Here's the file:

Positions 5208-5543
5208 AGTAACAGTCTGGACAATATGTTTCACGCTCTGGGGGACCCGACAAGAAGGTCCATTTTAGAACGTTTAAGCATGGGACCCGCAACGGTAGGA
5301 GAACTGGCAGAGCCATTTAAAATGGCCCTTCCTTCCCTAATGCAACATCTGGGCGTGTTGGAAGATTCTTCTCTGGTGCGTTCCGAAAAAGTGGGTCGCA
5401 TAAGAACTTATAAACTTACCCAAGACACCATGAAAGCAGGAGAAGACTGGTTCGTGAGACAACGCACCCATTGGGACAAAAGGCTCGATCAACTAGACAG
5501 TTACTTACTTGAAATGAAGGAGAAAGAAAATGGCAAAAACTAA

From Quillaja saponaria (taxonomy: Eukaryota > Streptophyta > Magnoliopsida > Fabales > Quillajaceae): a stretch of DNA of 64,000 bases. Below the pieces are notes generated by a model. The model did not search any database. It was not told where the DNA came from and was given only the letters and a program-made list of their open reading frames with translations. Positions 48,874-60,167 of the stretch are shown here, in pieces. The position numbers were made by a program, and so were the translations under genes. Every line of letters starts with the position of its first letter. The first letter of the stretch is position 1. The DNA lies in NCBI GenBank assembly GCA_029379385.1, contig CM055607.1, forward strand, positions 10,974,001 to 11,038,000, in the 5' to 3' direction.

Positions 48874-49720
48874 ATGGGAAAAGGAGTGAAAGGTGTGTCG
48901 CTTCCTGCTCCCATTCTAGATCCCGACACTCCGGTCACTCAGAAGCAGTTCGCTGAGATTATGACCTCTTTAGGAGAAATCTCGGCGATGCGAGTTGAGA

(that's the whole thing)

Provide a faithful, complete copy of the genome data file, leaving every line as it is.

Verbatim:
Positions 5208-5543
5208 AGTAACAGTCTGGACAATATGTTTCACGCTCTGGGGGACCCGACAAGAAGGTCCATTTTAGAACGTTTAAGCATGGGACCCGCAACGGTAGGA
5301 GAACTGGCAGAGCCATTTAAAATGGCCCTTCCTTCCCTAATGCAACATCTGGGCGTGTTGGAAGATTCTTCTCTGGTGCGTTCCGAAAAAGTGGGTCGCA
5401 TAAGAACTTATAAACTTACCCAAGACACCATGAAAGCAGGAGAAGACTGGTTCGTGAGACAACGCACCCATTGGGACAAAAGGCTCGATCAACTAGACAG
5501 TTACTTACTTGAAATGAAGGAGAAAGAAAATGGCAAAAACTAA

From Quillaja saponaria (taxonomy: Eukaryota > Streptophyta > Magnoliopsida > Fabales > Quillajaceae): a stretch of DNA of 64,000 bases. Below the pieces are notes generated by a model. The model did not search any database. It was not told where the DNA came from and was given only the letters and a program-made list of their open reading frames with translations. Positions 48,874-60,167 of the stretch are shown here, in pieces. The position numbers were made by a program, and so were the translations under genes. Every line of letters starts with the position of its first letter. The first letter of the stretch is position 1. The DNA lies in NCBI GenBank assembly GCA_029379385.1, contig CM055607.1, forward strand, positions 10,974,001 to 11,038,000, in the 5' to 3' direction.

Positions 48874-49720
48874 ATGGGAAAAGGAGTGAAAGGTGTGTCG
48901 CTTCCTGCTCCCATTCTAGATCCCGACACTCCGGTCACTCAGAAGCAGTTCGCTGAGATTATGACCTCTTTAGGAGAAATCTCGGCGATGCGAGTTGAGA